Everyone should experience art, but for children with autism or sensory-processing sensitivities, a trip to a museum or art gallery can be overwhelming. Fortunately, art museums in the Delaware Valley have developed programs and opportunities to make their galleries more accessible for kids of all abilities.
Sensory-friendly explorations at the Brandywine River Museum of Art
The Brandywine River Museum of Art in Chadds Ford, Pennsylvania, has been offering sensory-friendly events since 2017. Staff hold Sensory-Friendly Saturdays three to four times per year, and
the next one will take place Saturday, March 26.
The programs, designed for families with kids who have autism or sensory-processing sensitivities, provide a designated time to visit the museum before or after hours, hands-on gallery stations and art activities.
“These programs were created and are regularly evaluated by an advisory committee comprised of self-advocates, parents, therapists and educators,” says Laura Westmoreland, associate educator of adult and community programs at Brandywine.
During these programs, kids can use fidgets, noise-canceling headphones and sunglasses. Families can also request to borrow a Sensory-Friendly Family Pack that includes sensory-regulation tools and other activities anytime they visit the museum.
“Since museums are often enjoyed by families visiting together, a family’s ability to visit can be impacted by a member who has sensory differences or has difficulty with communication
and social skills,” Westmoreland says.
“We have found that by creating opportunities that are specifically designed to accommodate neurodiverse visitors, families are able to enjoy a relaxed outing during which they feel welcomed, safe and connected to other families.”
Families can find additional ways to prepare for a trip to Brandywine to make it more comfortable and appealing.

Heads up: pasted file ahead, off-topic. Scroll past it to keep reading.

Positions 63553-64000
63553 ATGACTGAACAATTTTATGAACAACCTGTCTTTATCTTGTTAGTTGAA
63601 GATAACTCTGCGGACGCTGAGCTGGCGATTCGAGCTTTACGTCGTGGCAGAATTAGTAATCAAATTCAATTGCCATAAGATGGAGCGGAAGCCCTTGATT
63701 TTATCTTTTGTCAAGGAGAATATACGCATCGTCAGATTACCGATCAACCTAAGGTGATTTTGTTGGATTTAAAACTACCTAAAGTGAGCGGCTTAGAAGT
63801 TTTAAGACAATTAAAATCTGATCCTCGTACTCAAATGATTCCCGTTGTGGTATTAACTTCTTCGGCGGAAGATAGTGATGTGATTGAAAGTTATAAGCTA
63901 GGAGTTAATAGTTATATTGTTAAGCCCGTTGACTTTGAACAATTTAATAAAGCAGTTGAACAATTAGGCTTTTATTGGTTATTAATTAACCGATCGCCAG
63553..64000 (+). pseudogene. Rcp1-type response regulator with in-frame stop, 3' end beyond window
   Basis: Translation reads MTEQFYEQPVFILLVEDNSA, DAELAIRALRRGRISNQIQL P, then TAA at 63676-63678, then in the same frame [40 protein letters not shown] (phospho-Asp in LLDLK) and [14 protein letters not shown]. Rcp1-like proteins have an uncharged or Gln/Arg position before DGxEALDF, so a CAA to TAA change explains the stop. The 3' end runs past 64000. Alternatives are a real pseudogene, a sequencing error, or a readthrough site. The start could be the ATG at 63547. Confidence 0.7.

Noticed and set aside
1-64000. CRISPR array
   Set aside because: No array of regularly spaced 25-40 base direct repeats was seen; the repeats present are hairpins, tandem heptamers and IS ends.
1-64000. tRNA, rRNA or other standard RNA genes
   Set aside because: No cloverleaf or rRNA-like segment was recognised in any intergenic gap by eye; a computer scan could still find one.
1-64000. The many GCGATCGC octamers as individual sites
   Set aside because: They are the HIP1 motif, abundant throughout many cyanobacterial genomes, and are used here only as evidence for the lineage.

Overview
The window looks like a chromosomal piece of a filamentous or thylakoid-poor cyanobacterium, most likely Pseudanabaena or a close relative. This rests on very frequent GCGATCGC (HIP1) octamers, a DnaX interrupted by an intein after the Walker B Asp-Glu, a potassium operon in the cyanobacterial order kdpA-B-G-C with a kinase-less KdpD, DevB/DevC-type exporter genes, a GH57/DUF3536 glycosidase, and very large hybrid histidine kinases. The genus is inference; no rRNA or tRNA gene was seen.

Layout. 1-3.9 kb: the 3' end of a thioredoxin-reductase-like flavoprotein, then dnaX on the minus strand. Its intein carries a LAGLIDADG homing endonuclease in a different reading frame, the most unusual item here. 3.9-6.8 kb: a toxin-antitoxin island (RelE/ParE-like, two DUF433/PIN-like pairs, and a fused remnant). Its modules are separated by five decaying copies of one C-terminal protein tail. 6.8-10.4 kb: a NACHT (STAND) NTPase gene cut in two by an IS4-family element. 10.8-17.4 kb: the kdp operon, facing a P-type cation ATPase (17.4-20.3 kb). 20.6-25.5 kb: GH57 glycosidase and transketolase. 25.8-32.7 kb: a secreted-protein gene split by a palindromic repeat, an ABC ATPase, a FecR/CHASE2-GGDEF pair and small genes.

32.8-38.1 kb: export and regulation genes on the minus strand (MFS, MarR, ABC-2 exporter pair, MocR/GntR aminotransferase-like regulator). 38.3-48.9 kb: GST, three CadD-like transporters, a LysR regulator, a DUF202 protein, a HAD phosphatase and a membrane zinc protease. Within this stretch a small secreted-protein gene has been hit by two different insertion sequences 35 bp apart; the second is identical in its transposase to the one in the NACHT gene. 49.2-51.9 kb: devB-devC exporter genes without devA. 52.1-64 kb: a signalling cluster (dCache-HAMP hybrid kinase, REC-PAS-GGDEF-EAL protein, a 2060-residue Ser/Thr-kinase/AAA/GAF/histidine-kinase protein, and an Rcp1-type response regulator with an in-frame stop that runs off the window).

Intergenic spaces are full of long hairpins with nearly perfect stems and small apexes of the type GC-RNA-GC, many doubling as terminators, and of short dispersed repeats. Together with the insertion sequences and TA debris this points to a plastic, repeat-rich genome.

“Some families make a list of what they will do during their visit, such as visiting a gallery, dining at the cafe and checking out the gift shop,” Westmoreland says.
Additionally, the museum is next to Brandywine Creek, which provides another destination for kids to visit.
“Families may also take a break from visiting the galleries to enjoy our outdoor river trail or rest in our indoor seating area that overlooks the creek. Several books are available to enjoy (in this
area),” Westmoreland says.
Engaging, inclusive programs at the Philadelphia Museum of Art
The Philadelphia Museum of Art, where anyone younger than 18 receives free admission, offers various accessible programs for families with children on the autism spectrum or who have sensory-processing sensitivities.
The PMA hosts Sensory-Friendly Mornings on a quarterly basis. Families can explore the museum together before public hours, take a break in a low-sensory zone and participate in hands-on art activities. Like Brandywine, the PMA also has fidgets and noise-canceling headphones available for kids to use.
Additionally, the PMA for All App, which can be downloaded for free on the Apple App Store and on Google Play, can help families who have children on the autism spectrum to prepare for a day visiting the museum with the family.
A museum educator and an art therapist develop and facilitate the PMA’s sensory-friendly programs with support from occupational therapy student volunteer teams.
“Sensory-Friendly Mornings allow families to bring children with unpredictable behaviors into a judgment-free environment and perhaps connect with other families in similar situations,” says
Leigh Dale, the PMA’s coordinator of family programs and events.
She notes how important it is to have programs that make art appreciation available to everyone in the family.
“Access to the arts and artistic expression is key for every child, regardless of how they learn,” Dale says. “There is value to both specialized programs for kids with specific needs and to making general family programs more inclusive and welcoming to children on the autism spectrum.”
The PMA also welcomes children on the autism spectrum or with sensory-processing sensitivities to all programs beyond the Sensory-Friendly Mornings activities.
“Visitors on the autism spectrum shouldn’t be limited to just these times to enjoy the museum. We try to make all family programs inclusive by offering multiple modalities of engagement and open-ended exploration,” Dale says. “If a child is sensitive to the sensory input of an art material, we likely have an alternative on hand to swap it out.”